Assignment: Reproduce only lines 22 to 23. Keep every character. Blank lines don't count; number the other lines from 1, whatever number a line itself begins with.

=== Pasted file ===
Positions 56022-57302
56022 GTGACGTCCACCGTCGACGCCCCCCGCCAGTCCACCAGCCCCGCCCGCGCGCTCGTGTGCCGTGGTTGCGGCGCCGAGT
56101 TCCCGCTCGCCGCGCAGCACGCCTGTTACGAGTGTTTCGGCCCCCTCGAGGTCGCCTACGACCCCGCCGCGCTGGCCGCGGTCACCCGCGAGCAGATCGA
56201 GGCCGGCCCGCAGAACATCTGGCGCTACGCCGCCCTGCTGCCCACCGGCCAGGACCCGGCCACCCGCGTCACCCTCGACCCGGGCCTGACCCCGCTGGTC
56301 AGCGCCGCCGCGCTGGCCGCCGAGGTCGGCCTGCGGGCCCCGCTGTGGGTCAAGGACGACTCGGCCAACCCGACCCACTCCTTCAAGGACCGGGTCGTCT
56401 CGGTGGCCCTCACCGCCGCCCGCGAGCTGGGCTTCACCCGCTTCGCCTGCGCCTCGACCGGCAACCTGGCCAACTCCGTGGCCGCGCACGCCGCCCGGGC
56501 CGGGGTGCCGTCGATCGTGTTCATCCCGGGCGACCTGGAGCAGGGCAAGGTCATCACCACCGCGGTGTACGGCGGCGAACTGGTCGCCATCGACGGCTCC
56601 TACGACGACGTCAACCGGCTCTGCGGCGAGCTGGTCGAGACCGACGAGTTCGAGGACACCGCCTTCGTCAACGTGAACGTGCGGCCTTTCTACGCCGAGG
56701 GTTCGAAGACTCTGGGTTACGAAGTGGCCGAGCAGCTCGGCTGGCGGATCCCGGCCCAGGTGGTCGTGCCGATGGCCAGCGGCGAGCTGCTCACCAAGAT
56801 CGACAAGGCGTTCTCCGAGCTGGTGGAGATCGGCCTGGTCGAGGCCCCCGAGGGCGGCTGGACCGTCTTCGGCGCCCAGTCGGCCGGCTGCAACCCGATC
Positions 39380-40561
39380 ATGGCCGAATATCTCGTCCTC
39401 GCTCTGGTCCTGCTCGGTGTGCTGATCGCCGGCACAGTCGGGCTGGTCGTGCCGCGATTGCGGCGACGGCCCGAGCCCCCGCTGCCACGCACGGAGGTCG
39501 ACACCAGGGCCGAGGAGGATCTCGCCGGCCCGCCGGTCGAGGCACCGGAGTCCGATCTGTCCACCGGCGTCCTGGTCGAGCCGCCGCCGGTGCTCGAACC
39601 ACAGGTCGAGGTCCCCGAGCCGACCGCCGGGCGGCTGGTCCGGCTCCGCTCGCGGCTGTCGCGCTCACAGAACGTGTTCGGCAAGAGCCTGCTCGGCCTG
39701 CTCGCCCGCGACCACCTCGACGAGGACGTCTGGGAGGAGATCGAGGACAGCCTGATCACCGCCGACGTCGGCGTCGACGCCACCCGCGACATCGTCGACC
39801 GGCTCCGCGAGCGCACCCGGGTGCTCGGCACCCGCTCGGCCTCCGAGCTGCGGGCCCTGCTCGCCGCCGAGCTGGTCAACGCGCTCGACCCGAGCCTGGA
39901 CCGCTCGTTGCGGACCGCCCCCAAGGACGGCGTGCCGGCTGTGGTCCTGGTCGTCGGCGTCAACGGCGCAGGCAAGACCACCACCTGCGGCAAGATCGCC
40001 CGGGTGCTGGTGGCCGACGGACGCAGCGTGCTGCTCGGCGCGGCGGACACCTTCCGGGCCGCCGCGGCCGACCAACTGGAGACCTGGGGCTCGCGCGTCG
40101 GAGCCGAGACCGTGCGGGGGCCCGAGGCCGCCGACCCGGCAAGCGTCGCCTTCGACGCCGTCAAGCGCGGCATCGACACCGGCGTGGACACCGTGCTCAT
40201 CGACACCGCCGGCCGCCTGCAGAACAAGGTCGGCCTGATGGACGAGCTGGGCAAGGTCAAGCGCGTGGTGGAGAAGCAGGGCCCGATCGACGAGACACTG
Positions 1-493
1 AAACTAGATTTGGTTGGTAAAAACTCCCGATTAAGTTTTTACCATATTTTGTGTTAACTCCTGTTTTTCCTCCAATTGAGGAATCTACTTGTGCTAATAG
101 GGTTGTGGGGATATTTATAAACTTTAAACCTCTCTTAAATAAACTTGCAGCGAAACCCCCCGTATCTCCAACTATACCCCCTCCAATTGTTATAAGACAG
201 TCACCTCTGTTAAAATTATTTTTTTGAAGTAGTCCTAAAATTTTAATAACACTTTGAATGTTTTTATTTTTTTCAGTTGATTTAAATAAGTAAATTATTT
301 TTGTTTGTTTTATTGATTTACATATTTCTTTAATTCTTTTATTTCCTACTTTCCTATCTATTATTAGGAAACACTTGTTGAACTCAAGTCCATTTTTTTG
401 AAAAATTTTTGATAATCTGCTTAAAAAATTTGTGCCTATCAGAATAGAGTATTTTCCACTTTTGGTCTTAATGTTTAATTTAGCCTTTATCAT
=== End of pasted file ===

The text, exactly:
Positions 1-493
1 AAACTAGATTTGGTTGGTAAAAACTCCCGATTAAGTTTTTACCATATTTTGTGTTAACTCCTGTTTTTCCTCCAATTGAGGAATCTACTTGTGCTAATAG